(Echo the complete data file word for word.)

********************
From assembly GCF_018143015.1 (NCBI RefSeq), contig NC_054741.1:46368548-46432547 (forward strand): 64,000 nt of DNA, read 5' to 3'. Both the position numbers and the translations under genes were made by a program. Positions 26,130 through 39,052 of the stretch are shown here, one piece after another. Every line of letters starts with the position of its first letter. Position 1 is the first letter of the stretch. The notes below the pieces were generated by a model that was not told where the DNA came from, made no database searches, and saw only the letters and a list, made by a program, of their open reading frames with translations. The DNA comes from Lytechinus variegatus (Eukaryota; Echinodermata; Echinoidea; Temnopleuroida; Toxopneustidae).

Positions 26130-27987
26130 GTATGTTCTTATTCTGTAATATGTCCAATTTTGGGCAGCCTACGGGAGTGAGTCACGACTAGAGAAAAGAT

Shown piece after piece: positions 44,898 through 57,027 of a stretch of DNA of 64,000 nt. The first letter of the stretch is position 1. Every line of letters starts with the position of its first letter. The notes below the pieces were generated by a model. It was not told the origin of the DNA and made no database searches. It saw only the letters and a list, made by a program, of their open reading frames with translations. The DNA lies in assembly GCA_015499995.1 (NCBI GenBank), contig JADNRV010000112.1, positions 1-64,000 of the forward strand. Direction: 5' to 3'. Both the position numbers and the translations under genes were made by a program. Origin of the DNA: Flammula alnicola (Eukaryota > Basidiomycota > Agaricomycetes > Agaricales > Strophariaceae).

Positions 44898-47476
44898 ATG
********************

From assembly GCF_018143015.1 (NCBI RefSeq), contig NC_054741.1:46368548-46432547 (forward strand): 64,000 nt of DNA, read 5' to 3'. Both the position numbers and the translations under genes were made by a program. Positions 26,130 through 39,052 of the stretch are shown here, one piece after another. Every line of letters starts with the position of its first letter. Position 1 is the first letter of the stretch. The notes below the pieces were generated by a model that was not told where the DNA came from, made no database searches, and saw only the letters and a list, made by a program, of their open reading frames with translations. The DNA comes from Lytechinus variegatus (Eukaryota; Echinodermata; Echinoidea; Temnopleuroida; Toxopneustidae).

Positions 26130-27987
26130 GTATGTTCTTATTCTGTAATATGTCCAATTTTGGGCAGCCTACGGGAGTGAGTCACGACTAGAGAAAAGAT

Shown piece after piece: positions 44,898 through 57,027 of a stretch of DNA of 64,000 nt. The first letter of the stretch is position 1. Every line of letters starts with the position of its first letter. The notes below the pieces were generated by a model. It was not told the origin of the DNA and made no database searches. It saw only the letters and a list, made by a program, of their open reading frames with translations. The DNA lies in assembly GCA_015499995.1 (NCBI GenBank), contig JADNRV010000112.1, positions 1-64,000 of the forward strand. Direction: 5' to 3'. Both the position numbers and the translations under genes were made by a program. Origin of the DNA: Flammula alnicola (Eukaryota > Basidiomycota > Agaricomycetes > Agaricales > Strophariaceae).

Positions 44898-47476
44898 ATG